The Immigration System Is Set To Come To A Near Halt, And No One Is Paying Attention
"It essentially will shut down the immigration system — sort of the final nail in the coffin."
The US agency that oversees and administers key facets of the immigration system, including the processing of citizenship, green cards, and asylum applications, has taken its first steps to dramatically roll back its capabilities by issuing furlough notices to more than 13,000 employees.
If Congress does not provide US Citizenship and Immigration Services with emergency funding before Aug. 3, the employees, who make up more than 60% of all staffers, will be furloughed for up to three months due to the budget crisis. USCIS is a fee-funded agency that receives most of its money through applications for immigration benefits.
While the reasons for the funding shortage are debated — agency officials cite a massive decline in immigration applications due to the pandemic, while immigrant advocates and experts argue that the Trump administration’s policies have played a part in the budget issues — the impact to the immigration system is not.
“Backlogs will grow longer. People will wait longer to become citizens, get green cards. Asylum will grind to a halt,” said Amanda Baran, a former immigration policy official at the Department of Homeland Security who is now a consultant. The number of furloughed employees, she said, would lead to “devastating consequences for people trying to enter and for those living here.”
"It essentially will shut down the immigration system — sort of the final nail in the coffin,” said Sharvari Dalal-Dheini, director of government relations at the American Immigration Lawyers Association and a former agency official. “The anticipated agency furloughs will not only result in the loss of employment for thousands of US workers, it will also bring halt the US immigration system to a grinding halt, negatively impacting families, US businesses, educational institutions, medical facilities, and churches throughout the United States.”
In recent days, USCIS employees have been waiting nervously to receive notices. Some have been spared, while others have not. Of the 2,200 staffers in the division that runs the refugee and asylum work, 1,500 received furlough notices. There’s worry among some that the Trump administration isn’t concerned about immigration and asylum officers being out of work. Overall, the mood within the agency has grown dour as many expect the furloughs to be executed.
USCIS employees, according to one agency source, are “freaking out.” Some employees are even making efforts to secure work elsewhere to make ends meet if it comes to it.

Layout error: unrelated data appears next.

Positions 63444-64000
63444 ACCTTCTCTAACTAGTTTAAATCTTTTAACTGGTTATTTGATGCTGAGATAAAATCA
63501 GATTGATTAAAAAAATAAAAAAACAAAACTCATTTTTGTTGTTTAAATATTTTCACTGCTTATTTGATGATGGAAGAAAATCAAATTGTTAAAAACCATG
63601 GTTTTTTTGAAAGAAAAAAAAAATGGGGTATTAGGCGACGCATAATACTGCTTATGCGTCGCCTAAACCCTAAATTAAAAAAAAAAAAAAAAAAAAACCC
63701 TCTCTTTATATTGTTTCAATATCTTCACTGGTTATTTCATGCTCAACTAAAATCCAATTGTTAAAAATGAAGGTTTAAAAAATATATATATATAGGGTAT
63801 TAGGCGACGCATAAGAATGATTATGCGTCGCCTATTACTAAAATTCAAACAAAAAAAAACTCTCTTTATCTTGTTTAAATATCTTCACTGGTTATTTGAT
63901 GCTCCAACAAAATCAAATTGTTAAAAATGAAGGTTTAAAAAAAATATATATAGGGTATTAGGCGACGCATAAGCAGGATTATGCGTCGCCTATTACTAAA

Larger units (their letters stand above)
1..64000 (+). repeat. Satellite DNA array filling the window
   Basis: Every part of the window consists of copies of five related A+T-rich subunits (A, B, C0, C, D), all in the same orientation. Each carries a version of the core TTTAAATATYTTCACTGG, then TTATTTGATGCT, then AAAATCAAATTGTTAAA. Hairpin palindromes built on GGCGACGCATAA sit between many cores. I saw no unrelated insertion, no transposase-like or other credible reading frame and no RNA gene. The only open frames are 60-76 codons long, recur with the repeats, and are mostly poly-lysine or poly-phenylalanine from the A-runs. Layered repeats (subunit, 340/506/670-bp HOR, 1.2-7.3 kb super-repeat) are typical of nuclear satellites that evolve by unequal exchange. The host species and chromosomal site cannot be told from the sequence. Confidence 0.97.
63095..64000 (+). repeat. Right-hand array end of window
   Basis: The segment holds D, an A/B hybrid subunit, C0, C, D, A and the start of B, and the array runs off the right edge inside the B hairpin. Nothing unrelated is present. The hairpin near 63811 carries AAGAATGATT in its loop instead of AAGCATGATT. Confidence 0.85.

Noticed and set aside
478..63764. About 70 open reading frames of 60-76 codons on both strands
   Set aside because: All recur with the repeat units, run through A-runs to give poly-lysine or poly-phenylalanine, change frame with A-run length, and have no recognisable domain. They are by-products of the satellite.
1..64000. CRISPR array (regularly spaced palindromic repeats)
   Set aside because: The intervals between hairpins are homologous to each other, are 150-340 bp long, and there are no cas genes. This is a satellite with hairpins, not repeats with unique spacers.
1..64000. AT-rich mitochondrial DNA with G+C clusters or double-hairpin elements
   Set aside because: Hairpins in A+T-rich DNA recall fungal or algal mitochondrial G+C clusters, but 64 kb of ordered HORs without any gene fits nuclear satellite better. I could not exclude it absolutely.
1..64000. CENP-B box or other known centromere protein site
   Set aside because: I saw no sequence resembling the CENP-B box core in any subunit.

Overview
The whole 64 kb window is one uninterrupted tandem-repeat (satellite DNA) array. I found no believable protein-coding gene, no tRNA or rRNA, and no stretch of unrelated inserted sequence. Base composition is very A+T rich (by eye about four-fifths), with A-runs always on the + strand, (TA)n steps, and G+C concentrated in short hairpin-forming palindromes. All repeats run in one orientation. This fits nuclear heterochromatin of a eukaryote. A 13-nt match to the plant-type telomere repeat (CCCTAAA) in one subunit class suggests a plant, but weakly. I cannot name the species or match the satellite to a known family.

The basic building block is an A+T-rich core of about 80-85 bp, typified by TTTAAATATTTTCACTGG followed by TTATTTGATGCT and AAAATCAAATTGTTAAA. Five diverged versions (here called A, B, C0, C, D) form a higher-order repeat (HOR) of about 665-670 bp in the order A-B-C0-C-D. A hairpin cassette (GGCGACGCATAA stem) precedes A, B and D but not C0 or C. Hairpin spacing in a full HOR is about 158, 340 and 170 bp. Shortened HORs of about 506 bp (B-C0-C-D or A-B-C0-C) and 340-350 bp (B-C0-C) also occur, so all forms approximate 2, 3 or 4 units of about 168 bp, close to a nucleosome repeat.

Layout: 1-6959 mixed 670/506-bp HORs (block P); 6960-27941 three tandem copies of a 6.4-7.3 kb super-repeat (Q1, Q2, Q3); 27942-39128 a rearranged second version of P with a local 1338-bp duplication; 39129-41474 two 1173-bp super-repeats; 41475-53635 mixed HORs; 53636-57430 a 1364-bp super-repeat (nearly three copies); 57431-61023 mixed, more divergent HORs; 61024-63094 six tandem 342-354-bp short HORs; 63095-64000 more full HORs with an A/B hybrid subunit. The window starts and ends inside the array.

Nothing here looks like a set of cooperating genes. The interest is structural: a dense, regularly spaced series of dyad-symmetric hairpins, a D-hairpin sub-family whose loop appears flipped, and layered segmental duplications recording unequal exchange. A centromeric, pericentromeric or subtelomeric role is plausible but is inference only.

Joseph Edlow, the acting head of USCIS, told employees in an email that he was continuing to meet and brief congressional members and that he was working to avoid “a furlough entirely.” The agency is seeking $1.2 billion to make up its budget shortfall. Multiple congressional sources with knowledge of the funding debate are hopeful that the money is provided to avoid the mass furloughs, though advocates are pushing for concessions in return.
“Due to the COVID-19 pandemic, USCIS has seen a 50% drop in receipts and incoming fees starting in March and estimates that application and petition receipts will stay well below plan through the end of Fiscal Year 2020,” an agency spokesperson said. “This dramatic drop in revenue has made it impossible for our agency to operate at full capacity. Without additional funding from Congress before August 3, USCIS has no choice but to administratively furlough a substantial portion of our workforce.”
Edlow told Roll Call last week that he hopes Congress will include the funding in a pandemic aid bill next month. “Putting something for USCIS into that package is what we’re hearing is probably where it’s being considered right now,” he said.
He also acknowledged the impact of the furlough cut: “In terms of anyone applying for a green card, for adjustment of status, or applying for naturalization, the wait times are going to increase substantially to be adjudicated. For non-immigrant visas, any sort of requests for employment authorization, any requests … to change or extend a visitor status of some sort — all of those, the wait times are going to increase.”
USCIS officials declined to make Edlow available for an interview with BuzzFeed News.
The agency’s place in the immigration system is integral: USCIS officers provide work permits, conduct initial asylum screenings that determine whether immigrants can make their case for protection in the US, and issue green cards and naturalizations, among other tasks.
USCIS has, however, undergone a radical transformation under the Trump administration as its officers have been forced to implement policies that have restricted asylum at the southern border and made it tougher to apply for certain visas.
In November, USCIS officials pushed a proposal to increase fees for those applying for citizenship and other benefits, while also charging for asylum applications as a way to collect more funds. At the time, the agency proposal explained that the increase in fees was necessary because it projected “operating costs to exceed projected total revenue.”
Some experts and advocates pointed part of the blame for the lack of necessary funds to policies implemented under the Trump administration that have led to more onerous processing and additional interviews for certain visas. The administration also pushed through a policy that allowed the government to deny permanent residency or restrict certain visas to immigrants who officials believe are likely to use public benefits.